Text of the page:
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Women's Empowerment

How Trócaire is supporting and investing in women’s rights organisations

At Trócaire, we know the value of investing in, working with and supporting women’s rights and women-centred organisations

Trócaire is supporting and investing in women’s rights organisations Trócaire is supporting and investing in women’s rights organisations

“Supporting and investing in women’s rights organisations is key to ending violence against women and girls.”

This theme is a central focus of the 2023 ‘16 days of activism’ against gender-based violence, which runs from 25 November (International Day for No Violence Against Women) to 10 December (International Human Rights Day) each year.

Research had demonstrated that the presence of a strong and autonomous feminist movement is the single most critical factor to drive policy change in ending violence against women and girls both in domestic and global policy making.

Women’s rights organisations also play a vital role in providing services on a local level, bolstering women’s empowerment and reaching those at risk of being left furthest behind.

At Trócaire, we know the value of investing in, working with and supporting women’s rights and women-centred organisations and have made commitments to increasing this support, through equitable partnerships, facilitating capacity sharing, increasing funding, and advocating for increased voice and leadership in decision-making spaces.

This is important given that only 1 percent of gender-focused state aid is directed to these organisations, and funding has not improved despite increased momentum and clear evidence of need, and women’s rights and women-centred organisations face many of the same gender-based discriminatory norms, practices and policies as women and girls do in societies at large.

In humanitarian emergencies, where gender-based violence escalates, localised and effective coordination of GBV interventions to support women and girls is critical.

Local actors are at the heart of humanitarian response, often providing lifesaving GBV prevention and response services to populations in need in volatile security settings, yet they continue to have a marginalized role in leadership and decision making. This is despite the fact that local actors in general, and women’s rights organisations in particular, are rooted in communities, are most affected by the problem and are instrumental in driving transformational change.

Trócaire, together with our partners Active in Development Aid (ADA) in Somalia and Women for Change (WFC) in South Sudan, undertook a participatory action research project to better understand how to dismantle the barriers that these organisations encounter in participating and leading in GBV coordination, and how to foster and support their meaningful leadership.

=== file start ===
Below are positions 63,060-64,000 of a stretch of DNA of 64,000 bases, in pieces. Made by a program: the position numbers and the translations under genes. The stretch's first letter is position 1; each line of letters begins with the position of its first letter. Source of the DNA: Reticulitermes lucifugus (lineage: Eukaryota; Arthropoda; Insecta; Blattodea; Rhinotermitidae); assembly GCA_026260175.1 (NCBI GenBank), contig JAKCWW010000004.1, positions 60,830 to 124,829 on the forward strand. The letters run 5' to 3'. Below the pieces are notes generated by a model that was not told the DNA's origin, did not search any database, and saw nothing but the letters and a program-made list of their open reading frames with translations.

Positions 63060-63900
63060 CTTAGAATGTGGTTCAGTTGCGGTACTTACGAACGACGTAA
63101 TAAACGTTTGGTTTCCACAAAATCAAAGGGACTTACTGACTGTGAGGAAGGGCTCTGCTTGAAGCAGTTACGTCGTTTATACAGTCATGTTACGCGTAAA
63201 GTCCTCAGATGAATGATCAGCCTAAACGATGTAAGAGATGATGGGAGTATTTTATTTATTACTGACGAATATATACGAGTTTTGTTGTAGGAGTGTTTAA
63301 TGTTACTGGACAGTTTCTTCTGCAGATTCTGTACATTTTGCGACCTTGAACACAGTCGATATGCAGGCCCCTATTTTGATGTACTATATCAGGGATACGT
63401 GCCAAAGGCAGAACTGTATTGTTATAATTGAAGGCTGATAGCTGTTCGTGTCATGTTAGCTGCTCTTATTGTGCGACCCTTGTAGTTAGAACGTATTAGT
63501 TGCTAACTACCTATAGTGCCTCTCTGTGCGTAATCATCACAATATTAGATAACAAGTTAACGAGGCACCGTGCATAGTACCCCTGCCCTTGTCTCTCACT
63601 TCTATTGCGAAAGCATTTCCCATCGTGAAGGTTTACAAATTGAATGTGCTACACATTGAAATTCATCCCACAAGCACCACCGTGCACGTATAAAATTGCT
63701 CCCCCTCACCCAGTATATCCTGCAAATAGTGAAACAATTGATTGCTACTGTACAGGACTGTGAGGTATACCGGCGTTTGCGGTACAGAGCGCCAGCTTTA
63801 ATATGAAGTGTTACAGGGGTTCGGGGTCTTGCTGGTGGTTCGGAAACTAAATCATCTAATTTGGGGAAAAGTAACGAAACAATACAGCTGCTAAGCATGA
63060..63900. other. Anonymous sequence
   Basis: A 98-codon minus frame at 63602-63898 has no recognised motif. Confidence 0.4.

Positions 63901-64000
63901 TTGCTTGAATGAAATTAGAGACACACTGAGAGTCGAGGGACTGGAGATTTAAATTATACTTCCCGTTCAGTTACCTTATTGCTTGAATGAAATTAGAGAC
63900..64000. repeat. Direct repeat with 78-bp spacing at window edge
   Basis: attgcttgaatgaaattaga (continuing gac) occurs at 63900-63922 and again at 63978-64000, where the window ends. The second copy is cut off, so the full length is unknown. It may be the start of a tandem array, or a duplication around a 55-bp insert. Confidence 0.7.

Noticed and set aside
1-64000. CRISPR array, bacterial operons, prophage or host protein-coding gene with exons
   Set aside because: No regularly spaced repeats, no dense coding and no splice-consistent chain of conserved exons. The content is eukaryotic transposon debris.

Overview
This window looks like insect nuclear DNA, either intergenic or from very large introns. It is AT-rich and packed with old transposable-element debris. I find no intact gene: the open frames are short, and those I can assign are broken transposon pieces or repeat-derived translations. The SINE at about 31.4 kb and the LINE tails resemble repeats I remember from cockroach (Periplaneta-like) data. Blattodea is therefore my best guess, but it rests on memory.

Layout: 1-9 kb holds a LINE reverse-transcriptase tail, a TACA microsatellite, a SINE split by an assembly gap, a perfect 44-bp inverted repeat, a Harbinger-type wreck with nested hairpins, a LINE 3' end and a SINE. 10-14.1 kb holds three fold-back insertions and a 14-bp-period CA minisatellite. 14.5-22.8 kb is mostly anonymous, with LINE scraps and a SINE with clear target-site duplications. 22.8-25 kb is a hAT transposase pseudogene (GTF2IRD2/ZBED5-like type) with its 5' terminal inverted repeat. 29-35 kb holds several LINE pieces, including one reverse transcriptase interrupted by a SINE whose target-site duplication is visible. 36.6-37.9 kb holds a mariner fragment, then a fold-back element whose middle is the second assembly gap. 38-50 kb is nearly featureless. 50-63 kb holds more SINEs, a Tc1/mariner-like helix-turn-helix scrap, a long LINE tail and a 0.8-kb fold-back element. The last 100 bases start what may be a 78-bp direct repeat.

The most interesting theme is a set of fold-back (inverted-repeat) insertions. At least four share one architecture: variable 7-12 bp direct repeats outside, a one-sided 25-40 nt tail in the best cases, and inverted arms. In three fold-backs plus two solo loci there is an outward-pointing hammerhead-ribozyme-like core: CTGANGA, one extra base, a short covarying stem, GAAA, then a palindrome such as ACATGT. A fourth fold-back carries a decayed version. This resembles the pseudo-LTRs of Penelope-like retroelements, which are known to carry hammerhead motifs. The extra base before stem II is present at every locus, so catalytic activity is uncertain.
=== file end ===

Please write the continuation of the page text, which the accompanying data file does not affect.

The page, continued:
ADA and WFC were provided with a range of supports including peer-to-peer exchange; mentorship; capacity strengthening; joint monthly coordination meetings; and financial support.

Their experiences were documented over a 12-month period, which has resulted in a ‘Women-Led Organizations’ Leadership in GBV Coordination Resource Package’ which contains recommendations and resources on how to establish more equitable and meaningful co-coordination and how to create space for women’s leadership.

The learning from the project reinforced the value of strengthening women-centred organisations in coordination mechanisms, where their skills and experiences contribute to high-quality and effective action for affected GBV survivors.

However, it also highlighted the multiple barriers that they face, and need for proactive measures to facilitate their participation and leadership, including understanding challenges relating to travel, providing adequate resources, and advocating for diverse representation.

The project demonstrated the need for multi-directional capacity strengthening and sharing, which should start with jointly developed action plans that recognise and build on women-centred organisations knowledge, skills, and experiences.

The need to reform the humanitarian system to value and adapt to the leadership of WLOs was also underscored. Finally, the learning emphasises once again the need for multi-year secure funding that cover operational and program costs and provide organizations with adequate resources to take up leadership positions.

We encourage our peers and partners, particularly those that operate and fund programmes to address GBV and support women’s voice and leadership, to be led by the experiences of ADA and WFC and so many locally-based women-centred, women’s rights and women-led actors to support them in a way that is meaningful to them, and to the women and girls they so valiantly and tirelessly serve.

This work is funded and supported by the USAID-Bureau of Humanitarian Assistance and the Global GBV Area of Responsibility and we are currently delivering phase two of this project.

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